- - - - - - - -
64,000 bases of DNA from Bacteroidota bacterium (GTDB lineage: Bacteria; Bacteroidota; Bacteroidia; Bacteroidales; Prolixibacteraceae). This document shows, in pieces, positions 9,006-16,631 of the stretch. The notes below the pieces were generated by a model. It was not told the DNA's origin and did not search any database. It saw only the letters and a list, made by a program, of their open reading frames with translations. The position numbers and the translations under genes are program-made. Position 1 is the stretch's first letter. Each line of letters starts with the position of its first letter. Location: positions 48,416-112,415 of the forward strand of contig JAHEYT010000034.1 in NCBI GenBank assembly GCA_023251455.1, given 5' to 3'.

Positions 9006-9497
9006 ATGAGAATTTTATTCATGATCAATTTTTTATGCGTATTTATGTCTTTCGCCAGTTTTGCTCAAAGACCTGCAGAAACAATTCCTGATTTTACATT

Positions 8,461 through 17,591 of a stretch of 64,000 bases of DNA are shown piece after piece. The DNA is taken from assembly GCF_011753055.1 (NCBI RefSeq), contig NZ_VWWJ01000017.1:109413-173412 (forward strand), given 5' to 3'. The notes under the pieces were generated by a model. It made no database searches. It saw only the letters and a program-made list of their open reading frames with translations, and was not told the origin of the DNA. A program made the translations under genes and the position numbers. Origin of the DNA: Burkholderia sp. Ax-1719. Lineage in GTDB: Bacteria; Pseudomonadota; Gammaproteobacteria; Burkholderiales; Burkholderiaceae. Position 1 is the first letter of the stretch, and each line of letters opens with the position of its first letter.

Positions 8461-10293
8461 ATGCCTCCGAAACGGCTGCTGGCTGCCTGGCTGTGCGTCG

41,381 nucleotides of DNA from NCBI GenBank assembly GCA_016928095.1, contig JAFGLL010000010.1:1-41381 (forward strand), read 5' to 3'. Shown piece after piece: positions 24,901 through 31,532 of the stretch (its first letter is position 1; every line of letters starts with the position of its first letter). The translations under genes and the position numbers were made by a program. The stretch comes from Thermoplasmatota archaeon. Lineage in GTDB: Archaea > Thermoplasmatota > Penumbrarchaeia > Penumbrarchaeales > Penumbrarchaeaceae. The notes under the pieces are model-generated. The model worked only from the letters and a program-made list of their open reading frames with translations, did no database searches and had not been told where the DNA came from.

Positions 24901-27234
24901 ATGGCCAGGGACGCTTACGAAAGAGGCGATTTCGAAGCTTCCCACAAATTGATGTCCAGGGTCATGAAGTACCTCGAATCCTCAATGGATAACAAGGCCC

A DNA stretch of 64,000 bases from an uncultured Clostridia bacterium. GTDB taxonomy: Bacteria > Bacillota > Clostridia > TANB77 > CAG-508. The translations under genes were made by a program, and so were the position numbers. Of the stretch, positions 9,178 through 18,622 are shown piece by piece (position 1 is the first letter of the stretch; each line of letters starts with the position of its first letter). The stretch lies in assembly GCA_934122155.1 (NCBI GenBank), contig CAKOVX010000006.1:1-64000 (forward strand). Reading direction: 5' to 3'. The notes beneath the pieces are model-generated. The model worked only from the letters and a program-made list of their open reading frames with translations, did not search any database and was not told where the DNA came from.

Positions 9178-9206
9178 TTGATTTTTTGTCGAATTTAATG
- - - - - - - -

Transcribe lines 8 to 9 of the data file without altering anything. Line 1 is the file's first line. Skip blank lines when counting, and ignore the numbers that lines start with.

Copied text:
Positions 24901-27234
24901 ATGGCCAGGGACGCTTACGAAAGAGGCGATTTCGAAGCTTCCCACAAATTGATGTCCAGGGTCATGAAGTACCTCGAATCCTCAATGGATAACAAGGCCC